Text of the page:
When all is said and done, predicting the damage done to U.S. corn and soy crops from the worst drought in half a century may have been the easy part.
With the harvest imminent and plants mature, most traders are fairly confident they have a handle on this year's supply. Whether corn yields are 120 bushels an acre or 130, it's clear that demand will outstrip supply, possibly by a wide margin. Demand, in trade parlance, will have to be "rationed.”
What's far less clear ― and harder to discern now than ever before ― is just how much less food, feed or fuel will be made from corn as buyers cut back. From food companies to livestock ranchers to ethanol plants, the calculations are complex: Can end consumers withstand higher prices? Can they sustain production with cheaper grain alternatives?
For traders, that complexity is multiplied. The unpredictability of dry weather is nothing compared to the vagaries of consumption by livestock producers, exporters, ethanol makers and other industrial users that turn corn into scores of products including plastics, adhesives, explosives and pharmaceuticals.
So after two months of relatively steady price gains as every passing hot, dry day withered the crop a little more, some are bracing for a bumpy spell in which traders attempt to second-guess the price point at which demand is rationed.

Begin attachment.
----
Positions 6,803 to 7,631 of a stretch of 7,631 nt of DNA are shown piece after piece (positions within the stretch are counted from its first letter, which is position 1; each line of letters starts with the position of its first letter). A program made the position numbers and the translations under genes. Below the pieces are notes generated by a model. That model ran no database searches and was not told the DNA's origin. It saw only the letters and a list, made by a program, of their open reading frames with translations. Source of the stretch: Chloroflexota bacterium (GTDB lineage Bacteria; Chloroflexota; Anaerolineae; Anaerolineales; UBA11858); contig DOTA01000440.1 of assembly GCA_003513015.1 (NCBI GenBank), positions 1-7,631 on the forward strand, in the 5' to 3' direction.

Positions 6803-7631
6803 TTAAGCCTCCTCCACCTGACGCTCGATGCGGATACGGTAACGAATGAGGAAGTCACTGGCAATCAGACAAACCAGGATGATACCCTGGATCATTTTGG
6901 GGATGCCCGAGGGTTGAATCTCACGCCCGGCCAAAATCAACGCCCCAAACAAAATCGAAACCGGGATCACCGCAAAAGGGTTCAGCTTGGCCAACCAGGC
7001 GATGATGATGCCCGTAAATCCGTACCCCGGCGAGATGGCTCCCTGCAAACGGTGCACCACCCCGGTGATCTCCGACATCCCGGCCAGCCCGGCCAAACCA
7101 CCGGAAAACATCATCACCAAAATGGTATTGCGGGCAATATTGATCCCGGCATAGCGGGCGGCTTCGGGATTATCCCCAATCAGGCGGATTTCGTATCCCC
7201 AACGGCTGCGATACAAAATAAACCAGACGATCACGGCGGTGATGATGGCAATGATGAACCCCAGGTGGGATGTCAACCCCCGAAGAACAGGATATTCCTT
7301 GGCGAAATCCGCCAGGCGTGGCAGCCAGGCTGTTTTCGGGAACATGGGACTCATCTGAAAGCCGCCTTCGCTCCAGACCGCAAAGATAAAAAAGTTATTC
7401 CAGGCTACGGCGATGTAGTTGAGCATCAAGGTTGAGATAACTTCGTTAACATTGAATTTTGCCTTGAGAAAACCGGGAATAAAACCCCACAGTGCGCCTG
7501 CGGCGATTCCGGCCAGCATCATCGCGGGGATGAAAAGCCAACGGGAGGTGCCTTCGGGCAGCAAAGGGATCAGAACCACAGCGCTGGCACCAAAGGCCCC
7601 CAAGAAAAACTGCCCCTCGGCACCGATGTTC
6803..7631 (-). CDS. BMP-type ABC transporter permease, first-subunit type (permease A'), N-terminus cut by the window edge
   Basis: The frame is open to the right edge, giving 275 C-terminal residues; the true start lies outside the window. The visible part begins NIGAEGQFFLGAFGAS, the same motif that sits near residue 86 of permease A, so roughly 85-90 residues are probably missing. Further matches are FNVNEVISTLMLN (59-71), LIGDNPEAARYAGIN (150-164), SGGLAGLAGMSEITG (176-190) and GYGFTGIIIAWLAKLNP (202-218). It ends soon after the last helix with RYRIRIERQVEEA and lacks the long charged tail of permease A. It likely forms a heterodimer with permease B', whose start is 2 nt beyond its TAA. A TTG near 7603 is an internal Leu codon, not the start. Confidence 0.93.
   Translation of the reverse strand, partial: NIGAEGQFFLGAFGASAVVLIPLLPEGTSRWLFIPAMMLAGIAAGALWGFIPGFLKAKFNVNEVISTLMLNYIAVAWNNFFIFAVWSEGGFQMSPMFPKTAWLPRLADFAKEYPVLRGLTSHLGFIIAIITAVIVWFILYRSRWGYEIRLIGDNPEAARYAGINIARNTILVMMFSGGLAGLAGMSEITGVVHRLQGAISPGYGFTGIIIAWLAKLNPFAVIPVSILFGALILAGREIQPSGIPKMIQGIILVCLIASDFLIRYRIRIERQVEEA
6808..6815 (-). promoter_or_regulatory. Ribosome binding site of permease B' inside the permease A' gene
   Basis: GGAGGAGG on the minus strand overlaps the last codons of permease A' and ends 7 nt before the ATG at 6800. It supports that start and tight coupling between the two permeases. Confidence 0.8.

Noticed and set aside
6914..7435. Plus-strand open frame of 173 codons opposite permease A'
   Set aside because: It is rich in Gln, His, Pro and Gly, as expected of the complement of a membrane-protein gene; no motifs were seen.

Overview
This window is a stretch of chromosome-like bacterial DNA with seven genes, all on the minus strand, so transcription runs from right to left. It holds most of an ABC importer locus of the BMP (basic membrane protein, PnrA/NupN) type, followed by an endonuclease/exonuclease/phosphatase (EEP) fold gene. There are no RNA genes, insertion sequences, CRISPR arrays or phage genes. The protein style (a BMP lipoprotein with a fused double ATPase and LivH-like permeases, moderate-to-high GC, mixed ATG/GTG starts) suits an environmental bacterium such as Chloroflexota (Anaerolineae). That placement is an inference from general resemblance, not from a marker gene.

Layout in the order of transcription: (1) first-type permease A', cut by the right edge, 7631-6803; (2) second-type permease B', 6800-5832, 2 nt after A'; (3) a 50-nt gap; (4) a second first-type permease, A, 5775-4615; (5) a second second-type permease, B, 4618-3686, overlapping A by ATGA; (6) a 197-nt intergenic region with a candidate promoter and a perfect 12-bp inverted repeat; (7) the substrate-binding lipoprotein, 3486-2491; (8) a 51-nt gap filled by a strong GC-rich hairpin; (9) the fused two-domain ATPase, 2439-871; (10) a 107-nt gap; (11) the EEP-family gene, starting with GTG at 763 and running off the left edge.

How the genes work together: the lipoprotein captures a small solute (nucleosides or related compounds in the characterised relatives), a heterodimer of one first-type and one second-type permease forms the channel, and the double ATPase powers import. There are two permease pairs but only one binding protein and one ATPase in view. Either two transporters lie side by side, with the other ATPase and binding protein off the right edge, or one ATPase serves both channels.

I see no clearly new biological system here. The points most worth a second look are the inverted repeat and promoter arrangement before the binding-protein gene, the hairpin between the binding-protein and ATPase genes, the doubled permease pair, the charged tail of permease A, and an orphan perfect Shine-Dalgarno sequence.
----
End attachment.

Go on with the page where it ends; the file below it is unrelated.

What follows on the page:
"Demand occurs in so many different categories that it's a little hard to get your hands around," said Darrel Good, a respected agricultural economist with the University of Illinois and a foremost authority on the topic.
"The thought process is pretty clear, but quantifying things is pretty subjective."
USDA cut its 2012/13 U.S. corn crop forecast by 4.011 billion bushels, or 27 percent, over the past two months and slashed its estimate of corn use across all demand segments by 2.55 billion bushels, or 19 percent.
U.S. inventories at the end of next summer are now expected to fall to 650 million bushels, a 17-year low and considered near the bare minimum required to prevent an unprecedented scramble for the last kernels. As recently as June, the USDA had forecast 2 billion bushels.
Few traders expect those numbers to be final, with the agency fine-tuning for months to come.
In theory, the mystery of demand should offer opportunities for smart traders to capitalize on volatile markets. In practice, the evidence needed to quantify demand can be so disparate and piecemeal that it defies order.
U.S. export sales are the easy part, strictly reported on a weekly basis. For everything else it's a case of scouring data on livestock slaughter rates, chicken egg sets or sow liquidation; anticipating government policy on ethanol; or seeking private market intelligence on how much wheat is replacing corn among pig farmers.